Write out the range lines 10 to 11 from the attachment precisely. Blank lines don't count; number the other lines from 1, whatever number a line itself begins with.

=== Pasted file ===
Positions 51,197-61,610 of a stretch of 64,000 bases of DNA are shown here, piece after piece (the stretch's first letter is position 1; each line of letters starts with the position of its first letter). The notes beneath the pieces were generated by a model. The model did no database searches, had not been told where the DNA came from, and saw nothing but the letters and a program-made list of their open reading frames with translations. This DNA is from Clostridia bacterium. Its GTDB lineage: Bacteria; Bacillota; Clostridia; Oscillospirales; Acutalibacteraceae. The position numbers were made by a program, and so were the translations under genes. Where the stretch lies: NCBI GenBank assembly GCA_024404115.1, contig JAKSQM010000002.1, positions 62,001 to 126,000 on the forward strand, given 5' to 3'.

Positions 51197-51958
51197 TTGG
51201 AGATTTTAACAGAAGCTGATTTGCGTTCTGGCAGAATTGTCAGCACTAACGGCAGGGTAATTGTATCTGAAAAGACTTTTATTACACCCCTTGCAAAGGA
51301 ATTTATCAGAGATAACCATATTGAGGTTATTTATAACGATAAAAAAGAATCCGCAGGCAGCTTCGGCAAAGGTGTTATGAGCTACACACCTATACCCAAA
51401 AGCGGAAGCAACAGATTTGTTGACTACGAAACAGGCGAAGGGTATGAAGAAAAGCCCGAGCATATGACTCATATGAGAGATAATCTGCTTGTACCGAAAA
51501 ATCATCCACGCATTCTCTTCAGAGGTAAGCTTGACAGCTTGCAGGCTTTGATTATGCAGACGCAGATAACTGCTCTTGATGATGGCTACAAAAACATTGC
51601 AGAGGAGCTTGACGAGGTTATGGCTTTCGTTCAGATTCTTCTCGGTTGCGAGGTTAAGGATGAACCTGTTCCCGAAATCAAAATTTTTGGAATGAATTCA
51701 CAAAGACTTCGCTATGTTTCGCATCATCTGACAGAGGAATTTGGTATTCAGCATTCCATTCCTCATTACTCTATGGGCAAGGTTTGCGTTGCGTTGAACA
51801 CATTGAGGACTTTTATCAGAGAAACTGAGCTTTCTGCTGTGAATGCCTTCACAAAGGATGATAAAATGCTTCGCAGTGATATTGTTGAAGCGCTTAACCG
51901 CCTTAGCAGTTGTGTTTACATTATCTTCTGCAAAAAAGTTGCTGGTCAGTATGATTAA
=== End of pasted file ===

51801 CATTGAGGACTTTTATCAGAGAAACTGAGCTTTCTGCTGTGAATGCCTTCACAAAGGATGATAAAATGCTTCGCAGTGATATTGTTGAAGCGCTTAACCG
51901 CCTTAGCAGTTGTGTTTACATTATCTTCTGCAAAAAAGTTGCTGGTCAGTATGATTAA